Statement by Mr. José Antonio Ocampo, Under-Secretary-General for Economic and Social Affairs to the Civil Society Forum on “Employment Working for All: Partners in Innovation”
New York, 3 February 2007

Thank you for inviting me to speak at this Civil Society Forum, convened on the eve of the forty-fifth session of the Commission for Social Development. Like the Commission, the Forum will address the challenge of employment, but from the particular perspective of partnership and innovation.

I like very much the way you have framed the question: “Employment Working for All: Partners in Innovation”. Let me say a few words about the context in which this debate on employment is taking place. I will then turn to a concept that I think could enrich your discussion: the concept of solidarity.

Over the past decade, employment has been recognized by the world community as a global priority.

The 1995 World Summit for Social Development placed the goal of full and productive employment at the forefront of the United Nations Development Agenda. In Copenhagen, Governments committed to promoting full employment as a basic priority of their economic and social policies.

At the 2005 World Summit, world leaders agreed once more to make employment and decent work for all a central objective of international policies, as well as of national development strategies. This was meant as a key part of the broader effort to achieve the Millennium Development Goals, especially the goal to cut extreme poverty and hunger in half by 2015.

In June 2006, the high-level segment of the Economic and Social Council focused on how best to attain full and productive employment and decent work. The resulting Ministerial Declaration underscored that employment generation should constitute a fundamental component of any development strategy. And it set out concrete steps to implement the 2005 Summit objective.

Following this lead, the Commission for Social Development will concentrate on this critical challenge over the next two years.

Given the centrality that this issue has acquired in the UN agenda, our Department of Economic and Social Affairs has chosen full employment and decent work as the theme for this year’s Report on the World Social Situation, which we will present to the General Assembly this fall.

The ILO released, two weeks ago, its “Global Employment Trends Brief 2007”, which shows that, despite strong global economic growth, the number of people unemployed worldwide remained at an historic high of 195.2 million last year. It also showed that, although the percentage of working poor in total employment declined during the past decade, the number of working poor living on less than $2 a day has continued to grow in absolute numbers, reaching 1.4 billion in 2006.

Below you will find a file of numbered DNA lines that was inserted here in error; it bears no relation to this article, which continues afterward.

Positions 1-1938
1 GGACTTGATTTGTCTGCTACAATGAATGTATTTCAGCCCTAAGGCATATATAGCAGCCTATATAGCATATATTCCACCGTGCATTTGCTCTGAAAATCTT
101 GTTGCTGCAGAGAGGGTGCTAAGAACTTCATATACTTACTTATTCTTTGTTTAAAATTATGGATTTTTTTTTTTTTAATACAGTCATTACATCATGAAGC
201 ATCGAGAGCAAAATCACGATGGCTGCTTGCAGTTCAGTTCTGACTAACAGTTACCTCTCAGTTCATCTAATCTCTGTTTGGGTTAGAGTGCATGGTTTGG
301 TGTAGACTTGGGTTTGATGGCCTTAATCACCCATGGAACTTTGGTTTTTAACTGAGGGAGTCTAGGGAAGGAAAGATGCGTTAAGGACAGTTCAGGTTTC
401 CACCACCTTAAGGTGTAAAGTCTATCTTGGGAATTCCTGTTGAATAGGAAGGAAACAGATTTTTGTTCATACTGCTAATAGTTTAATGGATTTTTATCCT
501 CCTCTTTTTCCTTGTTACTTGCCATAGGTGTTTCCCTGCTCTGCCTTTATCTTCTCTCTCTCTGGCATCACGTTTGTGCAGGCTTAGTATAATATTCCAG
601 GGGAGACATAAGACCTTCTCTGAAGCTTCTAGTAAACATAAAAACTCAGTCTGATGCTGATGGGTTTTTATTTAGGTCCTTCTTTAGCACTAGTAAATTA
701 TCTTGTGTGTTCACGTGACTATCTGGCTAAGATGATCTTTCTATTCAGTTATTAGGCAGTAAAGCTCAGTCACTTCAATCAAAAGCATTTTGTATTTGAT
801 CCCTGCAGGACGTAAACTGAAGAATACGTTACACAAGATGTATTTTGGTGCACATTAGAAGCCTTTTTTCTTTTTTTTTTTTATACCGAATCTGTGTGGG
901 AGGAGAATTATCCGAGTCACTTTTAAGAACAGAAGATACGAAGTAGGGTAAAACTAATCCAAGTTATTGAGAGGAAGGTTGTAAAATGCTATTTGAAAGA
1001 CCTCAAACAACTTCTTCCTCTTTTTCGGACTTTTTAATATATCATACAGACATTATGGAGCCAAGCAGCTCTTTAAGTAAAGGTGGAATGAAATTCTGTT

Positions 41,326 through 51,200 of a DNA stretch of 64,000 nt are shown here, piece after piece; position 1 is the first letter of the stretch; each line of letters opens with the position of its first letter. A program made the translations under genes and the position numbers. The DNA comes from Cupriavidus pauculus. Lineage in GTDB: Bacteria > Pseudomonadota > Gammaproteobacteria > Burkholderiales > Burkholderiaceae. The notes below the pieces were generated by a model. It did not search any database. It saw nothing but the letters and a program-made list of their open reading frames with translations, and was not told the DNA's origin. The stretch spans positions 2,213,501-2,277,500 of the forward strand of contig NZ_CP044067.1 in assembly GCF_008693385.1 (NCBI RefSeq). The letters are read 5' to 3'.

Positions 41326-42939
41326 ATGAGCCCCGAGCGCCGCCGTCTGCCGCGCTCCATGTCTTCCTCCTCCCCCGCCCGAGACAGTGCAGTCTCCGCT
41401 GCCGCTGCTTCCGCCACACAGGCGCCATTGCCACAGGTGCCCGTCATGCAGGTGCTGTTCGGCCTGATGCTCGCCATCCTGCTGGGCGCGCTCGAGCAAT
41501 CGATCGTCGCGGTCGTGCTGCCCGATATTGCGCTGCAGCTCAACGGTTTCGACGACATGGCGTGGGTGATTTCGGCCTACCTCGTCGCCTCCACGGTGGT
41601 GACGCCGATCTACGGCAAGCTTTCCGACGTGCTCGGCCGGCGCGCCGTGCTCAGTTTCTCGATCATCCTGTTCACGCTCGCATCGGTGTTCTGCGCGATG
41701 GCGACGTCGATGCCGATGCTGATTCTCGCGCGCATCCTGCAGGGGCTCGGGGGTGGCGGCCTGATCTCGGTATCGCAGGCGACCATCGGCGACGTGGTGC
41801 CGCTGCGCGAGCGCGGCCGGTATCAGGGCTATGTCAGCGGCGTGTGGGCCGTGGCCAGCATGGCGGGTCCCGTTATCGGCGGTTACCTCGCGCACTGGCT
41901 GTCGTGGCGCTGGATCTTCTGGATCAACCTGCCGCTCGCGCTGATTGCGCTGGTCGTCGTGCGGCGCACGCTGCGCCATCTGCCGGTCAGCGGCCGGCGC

The experience of recent decades, particularly in the developing world, indicates that it is essential to create decent and productive jobs – not just any jobs. Indeed, reducing unemployment and working poverty through generation of such jobs is imperative for future development and economic growth.

As with other global challenges, achieving full employment and decent work for all will require the strengthening of partnerships between the United Nations, governments, the private sector, civil society, and academia. Civil society in particular has done much to draw world attention to the development goals agreed at the UN global Conferences and Summits, including the Millennium Development Goals. Indeed, we, at the United Nations see civil society as an active player and an essential partner in the fight to achieve the UN development goals.

It is in this context for action that I want to raise with you the concept of solidarity. Today, in a world increasingly pushed towards individualism and market-based economy, solidarity is a sign of hope, especially for marginalized groups and people living in poverty and deprivation. Solidarity has played a critical role in reducing poverty in many developing countries, and has yielded remarkable results at the national and international levels.

The Millennium Declaration and the outcome of the 2005 World Summit both emphasized the value of partnership and solidarity in helping to reach the MDGs, and not least to eradicate poverty. The UN Development Agenda, emerging from the UN conferences and summits, is itself a vivid manifestation of solidarity. It gives voice and specific content to the collective aspirations, goals, and values of all stakeholders to confront common development challenges.